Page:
McKinsey recently looked at health insurance carrier participation, plan offerings, and premium changes in the health exchanges of 12 states, including Washington.
In Washington, there are four new carriers participating in 2015. For the lowest-price silver plans, the maximum premium decrease from 2014 is estimated to be 16 percent, while the maximum premium increase is estimated to be less than 1 percent. For people who purchased the lowest-price silver plan and are eligible for the federal subsidy, 59 percent will have a premium decrease.
According to Kaiser Health News,
Four new insurers have applied to sell individual policies in the state’s exchange next year, making Washington among the states with the highest number of new exchange entrants of the 12 states where preliminary 2015 rates have been filed, according to McKinsey. . . .
Hutchins Coe said McKinsey hasn’t drawn conclusions about what brought new carrier interest to the state. But Washington Healthplanfinder officials said the interest shows their exchange is working.
“The first year went fairly well for us,” said Michael Marchand, a spokesman for the Washington Health Benefit Exchange. Marchand says 2014‘s enrollment of 164,062 private plan holders was “smooth,” and that the exchange’s marketing has been successful. . . .
One of the new exchange applicants, Illinois-based Health Alliance, says it’s applying to participate in Washington Healthplanfinder not for the private plan customers, but because it wants to expand its Medicaid managed care business. Washington requires Medicaid plans to also sell plans on the exchange.
“State budgets around Medicaid are growing and are creating financial difficulties for a lot of states,” says Jeff Ingrum, CEO of Health Alliance, based in Urbana-Champaign, IL. . . .
“We see [Medicaid] as a potential for growth because states are looking to manage care to help them keep the costs under control,“ Ingrum says.
The chart below shows Medical Assistance (the largest program funded by Medicaid) spending in Washington in terms of all funds (including federal) and near general fund-state plus opportunity pathways (NGFS+).
Meanwhile, last week the Washington Health Benefit Exchange presented a budget proposal for 2015. It proposes spending $53 million; as the Seattle Times points out, “That amount is more than the $40 million that has been allocated by the state Legislature, but far less than the $127 million the insurance exchange expects to spend this year.”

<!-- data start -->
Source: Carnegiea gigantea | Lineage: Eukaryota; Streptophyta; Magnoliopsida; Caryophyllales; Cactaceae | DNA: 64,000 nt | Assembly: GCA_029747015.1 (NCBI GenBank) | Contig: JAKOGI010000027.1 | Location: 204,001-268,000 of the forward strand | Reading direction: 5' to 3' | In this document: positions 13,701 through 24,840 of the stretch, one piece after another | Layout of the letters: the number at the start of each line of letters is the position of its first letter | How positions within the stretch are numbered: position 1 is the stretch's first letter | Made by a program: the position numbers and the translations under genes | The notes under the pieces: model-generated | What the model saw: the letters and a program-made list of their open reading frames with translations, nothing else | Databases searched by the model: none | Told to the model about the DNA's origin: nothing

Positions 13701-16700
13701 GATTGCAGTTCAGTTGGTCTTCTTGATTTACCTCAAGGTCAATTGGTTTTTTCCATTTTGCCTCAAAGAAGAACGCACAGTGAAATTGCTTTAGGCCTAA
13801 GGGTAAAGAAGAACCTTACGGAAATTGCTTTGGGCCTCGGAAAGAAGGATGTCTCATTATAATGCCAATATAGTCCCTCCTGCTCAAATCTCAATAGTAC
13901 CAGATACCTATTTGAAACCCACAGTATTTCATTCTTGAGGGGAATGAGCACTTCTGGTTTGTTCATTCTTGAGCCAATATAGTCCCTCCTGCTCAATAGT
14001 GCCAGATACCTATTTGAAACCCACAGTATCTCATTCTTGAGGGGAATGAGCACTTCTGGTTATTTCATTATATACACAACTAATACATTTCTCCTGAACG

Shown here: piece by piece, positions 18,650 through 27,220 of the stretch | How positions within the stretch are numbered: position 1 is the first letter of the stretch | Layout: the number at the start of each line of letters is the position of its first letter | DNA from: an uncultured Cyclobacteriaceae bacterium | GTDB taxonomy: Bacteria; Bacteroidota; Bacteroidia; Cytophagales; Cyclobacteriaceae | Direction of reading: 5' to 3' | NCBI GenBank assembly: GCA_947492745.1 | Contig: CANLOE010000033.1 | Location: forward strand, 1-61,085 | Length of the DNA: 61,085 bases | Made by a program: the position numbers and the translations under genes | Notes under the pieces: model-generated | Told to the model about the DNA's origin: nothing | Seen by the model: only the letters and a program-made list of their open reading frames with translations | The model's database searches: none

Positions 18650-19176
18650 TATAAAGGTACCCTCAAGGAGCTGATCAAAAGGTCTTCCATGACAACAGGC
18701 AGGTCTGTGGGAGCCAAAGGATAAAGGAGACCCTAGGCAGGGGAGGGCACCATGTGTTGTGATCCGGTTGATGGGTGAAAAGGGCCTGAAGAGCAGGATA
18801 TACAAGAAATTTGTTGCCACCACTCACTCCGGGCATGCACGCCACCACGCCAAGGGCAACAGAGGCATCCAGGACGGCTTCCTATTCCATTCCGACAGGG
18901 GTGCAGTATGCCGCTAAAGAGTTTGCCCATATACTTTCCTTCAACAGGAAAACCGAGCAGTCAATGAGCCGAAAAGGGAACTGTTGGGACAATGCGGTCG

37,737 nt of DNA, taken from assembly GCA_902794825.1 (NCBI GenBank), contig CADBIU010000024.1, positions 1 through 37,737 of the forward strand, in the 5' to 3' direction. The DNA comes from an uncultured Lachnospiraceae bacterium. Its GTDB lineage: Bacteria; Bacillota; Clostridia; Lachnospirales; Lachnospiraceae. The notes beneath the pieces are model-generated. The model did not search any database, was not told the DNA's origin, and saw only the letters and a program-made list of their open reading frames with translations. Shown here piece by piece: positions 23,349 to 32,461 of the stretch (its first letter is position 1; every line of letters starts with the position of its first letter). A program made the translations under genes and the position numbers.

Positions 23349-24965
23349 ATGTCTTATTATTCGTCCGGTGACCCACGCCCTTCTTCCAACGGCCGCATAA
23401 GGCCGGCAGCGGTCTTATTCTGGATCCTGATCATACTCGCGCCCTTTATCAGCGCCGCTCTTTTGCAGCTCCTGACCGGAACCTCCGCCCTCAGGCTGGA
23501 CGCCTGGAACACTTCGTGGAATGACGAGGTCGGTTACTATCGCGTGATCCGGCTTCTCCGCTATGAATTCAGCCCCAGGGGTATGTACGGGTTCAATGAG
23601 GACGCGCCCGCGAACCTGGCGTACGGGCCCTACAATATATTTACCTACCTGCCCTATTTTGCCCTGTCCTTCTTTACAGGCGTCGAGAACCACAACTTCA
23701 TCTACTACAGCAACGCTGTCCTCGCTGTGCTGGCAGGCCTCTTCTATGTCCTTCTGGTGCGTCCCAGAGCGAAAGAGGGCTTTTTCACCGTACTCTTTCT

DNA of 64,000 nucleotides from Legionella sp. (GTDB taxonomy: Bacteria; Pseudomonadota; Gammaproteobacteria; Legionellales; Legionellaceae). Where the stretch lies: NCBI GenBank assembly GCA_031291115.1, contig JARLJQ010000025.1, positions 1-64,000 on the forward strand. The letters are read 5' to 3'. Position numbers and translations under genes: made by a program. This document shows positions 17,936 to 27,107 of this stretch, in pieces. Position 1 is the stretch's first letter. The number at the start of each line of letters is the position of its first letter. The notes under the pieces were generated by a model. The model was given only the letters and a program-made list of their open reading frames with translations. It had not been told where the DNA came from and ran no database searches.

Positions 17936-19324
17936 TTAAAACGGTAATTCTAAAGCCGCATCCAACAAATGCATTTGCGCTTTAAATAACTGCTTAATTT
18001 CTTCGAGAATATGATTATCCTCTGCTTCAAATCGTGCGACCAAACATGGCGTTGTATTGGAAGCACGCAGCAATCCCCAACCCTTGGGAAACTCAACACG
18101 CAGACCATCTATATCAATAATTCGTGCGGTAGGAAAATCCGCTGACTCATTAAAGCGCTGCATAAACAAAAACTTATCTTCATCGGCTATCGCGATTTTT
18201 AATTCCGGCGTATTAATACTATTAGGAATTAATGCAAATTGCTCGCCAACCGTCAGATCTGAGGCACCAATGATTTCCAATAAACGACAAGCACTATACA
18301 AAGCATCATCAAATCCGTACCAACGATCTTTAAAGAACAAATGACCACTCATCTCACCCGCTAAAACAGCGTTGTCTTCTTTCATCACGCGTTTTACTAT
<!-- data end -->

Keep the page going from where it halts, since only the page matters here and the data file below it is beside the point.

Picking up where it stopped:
Where the money will come from — whatever the amount – is unclear. The exchange is supposed to be self-sustaining by Jan. 1 of next year. . . . The $40 million is expected to come primarily from a 2 percent tax levied on insurance premiums. Beginning this year, proceeds from that tax as assessed on plans sold through the Washington Healthplanfinder will go toward operating the exchange. If the tax doesn’t raise sufficient funds, the exchange can also assess a fee on insurers selling plans through the exchange beginning next year to make up the difference.
Many board members expressed concern that $53 million wasn’t going to be enough to make sure the exchange would run well and have enough outreach to meet enrollment goals. . . .
Washington’s exchange officials are asking for an extension of federal grants meant to help with the next enrollment period so they’ll cover that new window. That could provide $26 million in federal dollars for next year, but there are strict limits as to where they can spend that money. . . .
According to the Puget Sound Business Journal,
One sticking point on the early draft of the exchange budget was that no money had been set aside for marketing and outreach. The new budget introduced Thursday did budget $4 million for communications, including a $1 million marketing contract with GMMB and $1.2 million for the navigators, who are charged with helping people enroll in the system.
But if the exchange has to stick to that marketing budget, the state would have to forgo any advertising through TV, radio and print in 2015. Some have expressed concern that a drop-off in advertising and other marketing efforts could limit the state’s efforts to capture as many insured people as possible.